"Groups are coming to the holy and historical sites and forget that people live here," he said. "Christian, Muslim and Jewish -- when you meet faces, you build up a connection with the land because of the people and not because of a dead story."
Who owns the land?
The legal issues surrounding land ownership in Israel and Palestine are never simple, but in the area around the Tent of Nations, ownership is an impossible patchwork of 100-year-old claims issued from four authorities: Israeli, Jordanian, British and Ottoman.
After decades of negotiations, the Palestinian territory known as the West Bank, a kidney-bean shaped area in the middle of Israel, is currently divided into three categories.
- Cities like Ramallah are considered "Area A" and are totally under Palestinian control from the Palestinian Authority, led by President Mahmoud Abbas.
- Small Palestinian villages located in areas of strategic importance for Israel are considered "Area B," which means the Palestinian Authority deals with civil matters and the Israeli military is responsible for security matters.
- Major Jewish settlements in the West Bank are considered "Area C," under Israeli civilian and military control.
The Tent of Nations, surrounded by Jewish settlements known as the "Gush Etzion Bloc," is considered Area C. This means that any requests for building permits must be approved by the Coordinator of Government Activities in the Territories, the branch of the military that deals with civil issues among the Palestinian residents.
Maj. Guy Inbar, spokesman for Coordinator of Government Activities in the Territories, said emphatically that the Nassar family owns neither the area where the orchard was located nor parts of the area where they host the summer camp and other activities.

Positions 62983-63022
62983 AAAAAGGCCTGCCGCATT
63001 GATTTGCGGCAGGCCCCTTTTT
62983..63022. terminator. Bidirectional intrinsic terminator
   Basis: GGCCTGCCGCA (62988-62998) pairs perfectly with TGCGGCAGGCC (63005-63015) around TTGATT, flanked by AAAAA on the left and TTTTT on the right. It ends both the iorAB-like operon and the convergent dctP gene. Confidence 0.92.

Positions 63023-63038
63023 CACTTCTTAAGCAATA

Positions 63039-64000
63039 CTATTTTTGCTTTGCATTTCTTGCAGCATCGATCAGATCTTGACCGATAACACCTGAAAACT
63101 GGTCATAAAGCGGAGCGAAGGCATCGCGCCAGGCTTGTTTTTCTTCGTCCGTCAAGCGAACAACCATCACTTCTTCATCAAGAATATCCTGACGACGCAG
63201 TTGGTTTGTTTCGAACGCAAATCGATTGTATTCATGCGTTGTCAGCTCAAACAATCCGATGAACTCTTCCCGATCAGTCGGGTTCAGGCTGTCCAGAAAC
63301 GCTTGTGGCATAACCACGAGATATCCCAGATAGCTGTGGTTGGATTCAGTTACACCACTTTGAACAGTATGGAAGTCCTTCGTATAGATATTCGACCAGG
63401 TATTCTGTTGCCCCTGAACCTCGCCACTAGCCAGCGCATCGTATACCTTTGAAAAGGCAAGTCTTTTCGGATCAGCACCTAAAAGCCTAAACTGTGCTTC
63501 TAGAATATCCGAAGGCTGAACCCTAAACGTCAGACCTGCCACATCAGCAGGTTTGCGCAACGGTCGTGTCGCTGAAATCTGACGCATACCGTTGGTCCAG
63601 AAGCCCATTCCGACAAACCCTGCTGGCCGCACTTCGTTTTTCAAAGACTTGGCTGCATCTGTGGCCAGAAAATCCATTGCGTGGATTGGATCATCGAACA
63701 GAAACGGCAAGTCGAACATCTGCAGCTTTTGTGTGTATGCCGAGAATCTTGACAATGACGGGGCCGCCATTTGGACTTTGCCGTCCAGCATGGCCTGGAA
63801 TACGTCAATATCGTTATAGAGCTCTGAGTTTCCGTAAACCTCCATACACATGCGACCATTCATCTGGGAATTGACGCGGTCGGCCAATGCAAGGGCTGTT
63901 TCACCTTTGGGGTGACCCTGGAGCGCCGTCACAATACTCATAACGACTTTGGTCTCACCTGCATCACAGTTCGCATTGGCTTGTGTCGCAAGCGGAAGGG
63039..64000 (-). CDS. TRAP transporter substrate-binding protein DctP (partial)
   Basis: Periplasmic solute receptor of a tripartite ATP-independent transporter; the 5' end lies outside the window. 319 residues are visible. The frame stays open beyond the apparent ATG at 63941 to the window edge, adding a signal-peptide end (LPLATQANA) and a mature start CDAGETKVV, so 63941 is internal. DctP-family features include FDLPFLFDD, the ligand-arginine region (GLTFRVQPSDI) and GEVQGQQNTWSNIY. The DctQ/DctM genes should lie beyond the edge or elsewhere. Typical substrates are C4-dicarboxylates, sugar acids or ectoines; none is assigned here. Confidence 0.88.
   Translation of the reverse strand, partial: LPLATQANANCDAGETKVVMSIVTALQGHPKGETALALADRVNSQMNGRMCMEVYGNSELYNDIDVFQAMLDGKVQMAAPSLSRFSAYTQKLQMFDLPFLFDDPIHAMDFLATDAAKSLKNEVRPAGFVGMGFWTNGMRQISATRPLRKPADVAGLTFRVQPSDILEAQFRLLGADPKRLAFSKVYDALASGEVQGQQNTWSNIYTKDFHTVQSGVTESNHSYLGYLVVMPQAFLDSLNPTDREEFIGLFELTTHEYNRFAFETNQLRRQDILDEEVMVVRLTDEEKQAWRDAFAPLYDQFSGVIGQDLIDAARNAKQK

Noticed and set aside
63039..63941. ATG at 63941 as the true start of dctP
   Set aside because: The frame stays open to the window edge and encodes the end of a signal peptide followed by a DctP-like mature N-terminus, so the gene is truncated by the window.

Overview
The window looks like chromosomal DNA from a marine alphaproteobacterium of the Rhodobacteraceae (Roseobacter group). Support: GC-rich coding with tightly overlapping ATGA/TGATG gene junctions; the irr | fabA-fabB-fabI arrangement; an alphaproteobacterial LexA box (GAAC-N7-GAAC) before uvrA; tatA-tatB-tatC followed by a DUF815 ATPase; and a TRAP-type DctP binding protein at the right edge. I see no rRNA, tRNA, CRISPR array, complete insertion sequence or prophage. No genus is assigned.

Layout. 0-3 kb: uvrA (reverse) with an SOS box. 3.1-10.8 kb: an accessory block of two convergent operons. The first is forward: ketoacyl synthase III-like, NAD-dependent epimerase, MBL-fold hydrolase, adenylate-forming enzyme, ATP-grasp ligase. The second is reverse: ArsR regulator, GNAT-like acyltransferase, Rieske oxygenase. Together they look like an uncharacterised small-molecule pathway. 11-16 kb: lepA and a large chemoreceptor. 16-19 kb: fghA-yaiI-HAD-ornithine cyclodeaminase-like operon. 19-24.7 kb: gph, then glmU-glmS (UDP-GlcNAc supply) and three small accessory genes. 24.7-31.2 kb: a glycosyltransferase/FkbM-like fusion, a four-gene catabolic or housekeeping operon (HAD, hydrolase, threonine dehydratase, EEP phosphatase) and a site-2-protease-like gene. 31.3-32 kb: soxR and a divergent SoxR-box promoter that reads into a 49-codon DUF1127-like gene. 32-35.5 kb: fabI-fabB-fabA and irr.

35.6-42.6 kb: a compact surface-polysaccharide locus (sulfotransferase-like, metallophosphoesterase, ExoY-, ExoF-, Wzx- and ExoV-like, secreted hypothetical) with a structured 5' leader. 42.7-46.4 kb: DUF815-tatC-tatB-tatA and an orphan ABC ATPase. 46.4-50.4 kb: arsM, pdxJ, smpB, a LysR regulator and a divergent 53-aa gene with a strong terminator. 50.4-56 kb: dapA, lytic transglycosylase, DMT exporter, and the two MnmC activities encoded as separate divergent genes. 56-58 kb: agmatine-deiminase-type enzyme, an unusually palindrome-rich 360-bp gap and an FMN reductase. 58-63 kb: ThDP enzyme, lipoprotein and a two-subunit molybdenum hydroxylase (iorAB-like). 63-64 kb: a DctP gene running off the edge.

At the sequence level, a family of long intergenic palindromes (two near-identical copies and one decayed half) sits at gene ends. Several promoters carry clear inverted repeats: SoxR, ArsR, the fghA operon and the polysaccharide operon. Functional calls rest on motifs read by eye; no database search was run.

At the end of March, the Nassar family found a paper file on a rock in their field informing them that the orchard was on state land and was slated to be removed.
"They don't deliver it by hand. Here, we are trying always to look for papers," Daoud said. "They put it in a file; they put it on the ground or on a rock and another stone on it. So people are lucky to find those papers, actually, because sometimes the wind blows them away."
Daoud said their lawyer immediately appealed the decision, claiming the orchard was private land belonging to the Nassar family. The appeal was filed on May 12, and it was stamped.
Inbar explained that the lawyer's claim may have been stamped that it was received, but it was not stamped that it was accepted. He said that the Nassars' lawyer filed the appeal incorrectly and did not pay the required fees, rendering it void. The Nassars said they did not know there were any issues with the filing until they woke up and the trees were gone.
Here is where the finger-pointing begins. Daher claims the Civil Administration destroyed 1,500 trees; Inbar says 350. Daher says they didn't count the young saplings. Daher says the family planted some of the fruit trees 12 years ago; Inbar counters with aerial photographs that show an empty field until 2007. Daher insists the land belongs to his family; Inbar answers that a five-year-long court process in the military court decided in 2012 that the Nassar family did not sufficiently prove ownership for the orchard area.
"We sent them a stop work order [on the orchard] in 2009," Inbar told NCR. "There were attempts to appeal, but the Appeals Committee said they have to prove ownership over the land, but of course they couldn't because it was state land. So the Appeals Committee denied their appeal for the orchard because they couldn't prove ownership. They were supposed to remove the trees themselves, but when they didn't we acted to remove them."